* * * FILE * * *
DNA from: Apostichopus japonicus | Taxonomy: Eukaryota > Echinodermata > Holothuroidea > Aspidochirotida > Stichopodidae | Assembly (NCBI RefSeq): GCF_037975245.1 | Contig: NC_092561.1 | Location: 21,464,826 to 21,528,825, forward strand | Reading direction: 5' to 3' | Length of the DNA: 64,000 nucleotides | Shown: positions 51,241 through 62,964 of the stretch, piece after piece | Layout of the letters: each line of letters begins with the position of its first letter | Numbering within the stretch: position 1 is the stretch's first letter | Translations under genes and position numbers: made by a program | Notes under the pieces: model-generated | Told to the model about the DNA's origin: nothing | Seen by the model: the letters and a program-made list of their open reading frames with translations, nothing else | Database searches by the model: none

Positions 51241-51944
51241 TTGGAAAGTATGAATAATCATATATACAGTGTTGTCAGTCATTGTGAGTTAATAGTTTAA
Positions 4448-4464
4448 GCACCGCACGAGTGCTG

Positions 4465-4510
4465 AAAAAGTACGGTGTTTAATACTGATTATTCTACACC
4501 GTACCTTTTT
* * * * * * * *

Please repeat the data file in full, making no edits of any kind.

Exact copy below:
DNA from: Apostichopus japonicus | Taxonomy: Eukaryota > Echinodermata > Holothuroidea > Aspidochirotida > Stichopodidae | Assembly (NCBI RefSeq): GCF_037975245.1 | Contig: NC_092561.1 | Location: 21,464,826 to 21,528,825, forward strand | Reading direction: 5' to 3' | Length of the DNA: 64,000 nucleotides | Shown: positions 51,241 through 62,964 of the stretch, piece after piece | Layout of the letters: each line of letters begins with the position of its first letter | Numbering within the stretch: position 1 is the stretch's first letter | Translations under genes and position numbers: made by a program | Notes under the pieces: model-generated | Told to the model about the DNA's origin: nothing | Seen by the model: the letters and a program-made list of their open reading frames with translations, nothing else | Database searches by the model: none

Positions 51241-51944
51241 TTGGAAAGTATGAATAATCATATATACAGTGTTGTCAGTCATTGTGAGTTAATAGTTTAA
Positions 4448-4464
4448 GCACCGCACGAGTGCTG

Positions 4465-4510
4465 AAAAAGTACGGTGTTTAATACTGATTATTCTACACC
4501 GTACCTTTTT